• Bouhanni and Matthews remonstrate with each other at Paris-Nice (Getty Images)Source: Getty Images
Nacer Bouhanni (Cofidis) was again relegated after crossing the line first, this time at the Hamburg Cyclassic for weaving across in front of young Australian sprinter Caleb Ewan (Orica-BikeExchange).
By
Cycling Central

23 Aug 2016 - 11:56 AM  UPDATED 23 Aug 2016 - 12:19 PM

Bouhanni won the sprint in the rain but was relegated to 27th place for deviating from his line during the sprint. Victory was awarded to Caleb Ewan (Orica-Bike Exchange).

Bouhanni was in the lead coming into the final 50 metres before appearing to swerve into Ewan's sprinting line as the Australian was coming alongside.

Bouhanni suggested that due to previous incidents, the UCI commissaires were ready to relegate him for any small reason.

"Me, when I move an ear, they are just waiting to punish me for it," Bouhanni said according to L'Equipe. He added, "I believe I won."

Ewan beats the best in Hamburg Cyclassic
Aussie sprint sensation Caleb Ewan took the win for ORICA-BikeExchange in a wet and crash-heavy Cyclassics Hamburg in Germany today. Nacer Bouhanni took the win on the line but was later disqualified for unfairly deviating from his line in the sprint.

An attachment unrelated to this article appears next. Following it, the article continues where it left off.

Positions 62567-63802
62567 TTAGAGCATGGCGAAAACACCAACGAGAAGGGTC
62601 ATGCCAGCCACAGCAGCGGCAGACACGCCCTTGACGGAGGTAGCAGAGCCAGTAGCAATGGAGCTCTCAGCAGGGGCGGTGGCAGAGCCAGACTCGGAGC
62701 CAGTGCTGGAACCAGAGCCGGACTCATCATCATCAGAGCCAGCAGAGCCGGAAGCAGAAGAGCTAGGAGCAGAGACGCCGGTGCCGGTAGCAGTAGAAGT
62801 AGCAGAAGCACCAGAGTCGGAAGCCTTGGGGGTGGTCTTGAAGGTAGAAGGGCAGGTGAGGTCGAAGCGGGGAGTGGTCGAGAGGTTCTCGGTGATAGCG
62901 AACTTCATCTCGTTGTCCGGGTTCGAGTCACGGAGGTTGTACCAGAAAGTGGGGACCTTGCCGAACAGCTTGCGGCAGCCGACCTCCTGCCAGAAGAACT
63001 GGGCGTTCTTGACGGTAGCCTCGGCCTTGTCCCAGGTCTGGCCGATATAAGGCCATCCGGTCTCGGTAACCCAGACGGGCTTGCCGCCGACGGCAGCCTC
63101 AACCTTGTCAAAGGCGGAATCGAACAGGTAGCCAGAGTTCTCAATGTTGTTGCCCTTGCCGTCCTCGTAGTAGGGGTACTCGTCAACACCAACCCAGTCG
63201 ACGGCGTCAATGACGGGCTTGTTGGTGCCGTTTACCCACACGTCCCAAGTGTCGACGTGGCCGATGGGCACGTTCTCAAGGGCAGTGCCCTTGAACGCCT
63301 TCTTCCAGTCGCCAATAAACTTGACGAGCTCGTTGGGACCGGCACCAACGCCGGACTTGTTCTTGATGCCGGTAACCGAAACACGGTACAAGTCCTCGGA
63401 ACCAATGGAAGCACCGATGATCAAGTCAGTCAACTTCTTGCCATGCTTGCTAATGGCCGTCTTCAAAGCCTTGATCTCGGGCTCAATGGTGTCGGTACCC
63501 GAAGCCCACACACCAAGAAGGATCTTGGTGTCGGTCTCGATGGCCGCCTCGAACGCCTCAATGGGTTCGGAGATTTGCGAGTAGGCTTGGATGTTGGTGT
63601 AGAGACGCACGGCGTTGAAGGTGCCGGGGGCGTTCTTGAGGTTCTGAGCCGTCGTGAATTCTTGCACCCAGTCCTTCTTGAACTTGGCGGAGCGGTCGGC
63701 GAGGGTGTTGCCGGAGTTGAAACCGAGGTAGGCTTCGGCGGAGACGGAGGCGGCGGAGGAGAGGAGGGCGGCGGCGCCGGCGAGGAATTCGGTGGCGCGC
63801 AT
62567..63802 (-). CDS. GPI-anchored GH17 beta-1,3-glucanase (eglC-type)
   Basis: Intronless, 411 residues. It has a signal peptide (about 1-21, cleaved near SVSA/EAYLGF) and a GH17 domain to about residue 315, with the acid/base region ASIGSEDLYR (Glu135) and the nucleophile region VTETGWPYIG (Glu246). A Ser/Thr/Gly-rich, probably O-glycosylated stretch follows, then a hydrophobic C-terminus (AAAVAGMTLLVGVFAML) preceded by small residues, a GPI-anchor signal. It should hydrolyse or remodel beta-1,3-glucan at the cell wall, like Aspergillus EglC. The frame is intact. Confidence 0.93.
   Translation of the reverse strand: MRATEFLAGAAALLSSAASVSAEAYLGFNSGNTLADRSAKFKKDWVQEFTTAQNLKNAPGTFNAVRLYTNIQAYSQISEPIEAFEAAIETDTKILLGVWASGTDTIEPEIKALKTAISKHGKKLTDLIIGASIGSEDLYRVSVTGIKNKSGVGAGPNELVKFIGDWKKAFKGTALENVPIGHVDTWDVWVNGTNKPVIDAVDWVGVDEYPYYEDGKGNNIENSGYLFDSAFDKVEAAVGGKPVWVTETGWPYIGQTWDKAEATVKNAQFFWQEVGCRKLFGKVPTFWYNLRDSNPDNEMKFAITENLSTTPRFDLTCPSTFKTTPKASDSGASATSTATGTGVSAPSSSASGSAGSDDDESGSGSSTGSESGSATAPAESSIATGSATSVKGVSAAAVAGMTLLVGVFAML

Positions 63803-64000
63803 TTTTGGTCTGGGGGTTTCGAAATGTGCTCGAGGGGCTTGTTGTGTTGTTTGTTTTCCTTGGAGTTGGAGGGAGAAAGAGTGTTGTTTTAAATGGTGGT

Cofidis DS Alain Deloeuil also went on the record to defend Bouhanni's sprint, saying that the rider's deviation wasn't intentional.

"He had his head looking at the handlebar, the move was involuntary," Deloeuil claimed. "We should let him do his sport and do his job. Some commit more serious offences and are left alone. But with Nacer, they break down every move, and they don't give him any gifts."

Bouhanni has a bit of history of getting in the way of Australian sprinters, being relegated again in March when he nearly pushed Michael Matthews into the barrier on the second stage of Paris-Nice. 

He then managed to avoid punishment when winning the opening stage of the Dauphine after trying to headbutt Alexander Kristoff off his Katusha team-mate's wheel in the final kilometres. In that case he lost the fight for position, but he still had the legs in the sprint to finish off with a win. 

Bouhanni boxes his way to Dauphine stage win

Bouhanni used to be a junior boxer and saluted that stage win with a tribute to the recently deceased Muhammed Ali, throwing a few punches as he crossed the line. 

It was fitting, with the timing, but also as a reference to his own pugilistic style on and off the bike.

Then on the eve on the French national championships, Bouhanni was staying in a hotel with his brother, Rayane, who also races for Cofidis when he got in a fight with noisy patrons.

He suffered injuries to his hand after punching one of the drunk patrons and eventually required surgery on the hand which forced him out of the Cofidis team for the Tour de France.

This probably won't be the final incident the fiery Frenchman is involved in and it does seem to make him a rider that judges and officials keep a tight watch on.